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Nov 22, 2017
1452 posts
2895 upvotes
unleashedponie wrote: Thanks for the response,I read a couple comments on Reddit, it seems like it doesn't like cold garage and that was the problem in my case.My garage gets really cold in the winter to the point where water bottles freeze.i brought the gun inside for 10 mins to warm up and fired right up so tested it out further and brought it back to the garage and 10 mins later didn't want to fire,did this 5 different times and ruled out that the cold was the problem.realized also the batteries won't charge either in the cold
Tools and batteries are no good out in the cold. You diminish the lifespan as well by leaving its outside. It’s recommended to store them indoors if you live in a place that has cold winters.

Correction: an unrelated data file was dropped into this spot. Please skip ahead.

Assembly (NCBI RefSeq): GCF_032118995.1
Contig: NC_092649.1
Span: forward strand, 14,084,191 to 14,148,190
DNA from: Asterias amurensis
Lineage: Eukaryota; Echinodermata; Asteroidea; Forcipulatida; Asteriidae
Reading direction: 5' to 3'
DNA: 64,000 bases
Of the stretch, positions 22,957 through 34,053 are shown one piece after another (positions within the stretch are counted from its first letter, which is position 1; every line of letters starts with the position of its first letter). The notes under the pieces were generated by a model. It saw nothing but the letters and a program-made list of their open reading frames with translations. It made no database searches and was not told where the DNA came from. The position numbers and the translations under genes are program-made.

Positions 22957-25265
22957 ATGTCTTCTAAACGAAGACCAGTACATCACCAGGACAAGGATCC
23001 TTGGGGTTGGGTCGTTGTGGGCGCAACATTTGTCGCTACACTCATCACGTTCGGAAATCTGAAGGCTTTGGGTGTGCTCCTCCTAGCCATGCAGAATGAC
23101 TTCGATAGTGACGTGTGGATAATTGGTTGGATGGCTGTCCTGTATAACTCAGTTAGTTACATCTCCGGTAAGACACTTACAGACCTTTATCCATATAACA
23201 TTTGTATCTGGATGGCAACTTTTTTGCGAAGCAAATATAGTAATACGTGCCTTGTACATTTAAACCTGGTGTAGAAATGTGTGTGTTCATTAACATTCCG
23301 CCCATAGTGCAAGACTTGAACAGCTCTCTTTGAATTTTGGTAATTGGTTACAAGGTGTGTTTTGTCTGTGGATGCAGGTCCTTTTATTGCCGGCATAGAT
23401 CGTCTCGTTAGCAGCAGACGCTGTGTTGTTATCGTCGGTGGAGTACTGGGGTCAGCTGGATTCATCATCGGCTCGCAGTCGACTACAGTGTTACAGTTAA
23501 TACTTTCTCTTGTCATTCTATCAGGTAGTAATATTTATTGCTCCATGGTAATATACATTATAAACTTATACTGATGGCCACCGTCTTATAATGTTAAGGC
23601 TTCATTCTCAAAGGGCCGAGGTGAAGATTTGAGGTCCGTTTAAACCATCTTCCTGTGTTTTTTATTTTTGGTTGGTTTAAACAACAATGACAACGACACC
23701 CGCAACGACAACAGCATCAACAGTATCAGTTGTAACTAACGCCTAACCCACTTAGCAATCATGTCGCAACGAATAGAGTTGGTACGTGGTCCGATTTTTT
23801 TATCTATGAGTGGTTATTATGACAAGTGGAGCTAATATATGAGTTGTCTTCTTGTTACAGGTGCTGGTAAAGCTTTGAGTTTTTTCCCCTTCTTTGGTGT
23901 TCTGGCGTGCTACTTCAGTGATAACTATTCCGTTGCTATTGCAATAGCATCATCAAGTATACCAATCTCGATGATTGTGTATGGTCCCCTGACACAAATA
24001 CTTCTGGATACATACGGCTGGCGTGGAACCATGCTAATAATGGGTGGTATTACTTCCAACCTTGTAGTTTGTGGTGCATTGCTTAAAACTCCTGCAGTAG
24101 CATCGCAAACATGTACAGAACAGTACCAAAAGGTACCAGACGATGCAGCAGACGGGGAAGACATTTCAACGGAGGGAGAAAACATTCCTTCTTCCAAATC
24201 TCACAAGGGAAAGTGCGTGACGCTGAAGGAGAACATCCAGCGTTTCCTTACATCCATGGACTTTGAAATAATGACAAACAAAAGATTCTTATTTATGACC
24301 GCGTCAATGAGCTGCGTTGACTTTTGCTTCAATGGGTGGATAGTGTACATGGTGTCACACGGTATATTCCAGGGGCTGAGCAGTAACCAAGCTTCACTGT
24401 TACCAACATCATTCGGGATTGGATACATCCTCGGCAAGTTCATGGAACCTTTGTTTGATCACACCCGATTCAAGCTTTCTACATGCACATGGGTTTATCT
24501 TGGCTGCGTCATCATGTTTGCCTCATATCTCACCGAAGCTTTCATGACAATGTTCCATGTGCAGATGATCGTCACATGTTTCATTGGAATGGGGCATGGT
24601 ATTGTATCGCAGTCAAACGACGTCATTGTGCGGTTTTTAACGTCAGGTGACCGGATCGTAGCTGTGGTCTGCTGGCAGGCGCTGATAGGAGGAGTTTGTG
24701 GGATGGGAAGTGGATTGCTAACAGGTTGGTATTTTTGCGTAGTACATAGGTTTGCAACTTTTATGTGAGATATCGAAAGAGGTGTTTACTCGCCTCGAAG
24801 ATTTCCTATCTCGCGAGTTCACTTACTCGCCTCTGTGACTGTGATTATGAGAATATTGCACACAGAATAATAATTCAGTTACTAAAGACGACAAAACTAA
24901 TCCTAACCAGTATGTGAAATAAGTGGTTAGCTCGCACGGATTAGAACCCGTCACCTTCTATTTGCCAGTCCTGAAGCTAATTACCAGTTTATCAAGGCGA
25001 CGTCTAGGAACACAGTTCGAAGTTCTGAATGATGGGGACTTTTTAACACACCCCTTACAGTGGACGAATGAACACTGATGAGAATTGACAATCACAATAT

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User avatar
Nov 15, 2005
1265 posts
264 upvotes
Medicine Hat and SW …
Canadiansinner wrote: Tools and batteries are no good out in the cold. You diminish the lifespan as well by leaving its outside. It’s recommended to store them indoors if you live in a place that has cold winters.
I don't follow this advice. For one thing, cold temperatures are good for batteries. They will last longer than they would in warmer temperatures. It's excessive heat that will irrevocably damage them. In very cold temperatures, batteries should generally be warmed gradually before using. As long as they contain an appropriate level of charge , storage of most Lithium-Ion batteries in the cold shouldn't be a concern. There are however exceptions to this as noted in owner manuals.

As for the tools, well there is nothing in the material of a tool that cold should negatively affect. If they contain oil or lubricant, then they should probably be warmed up before using.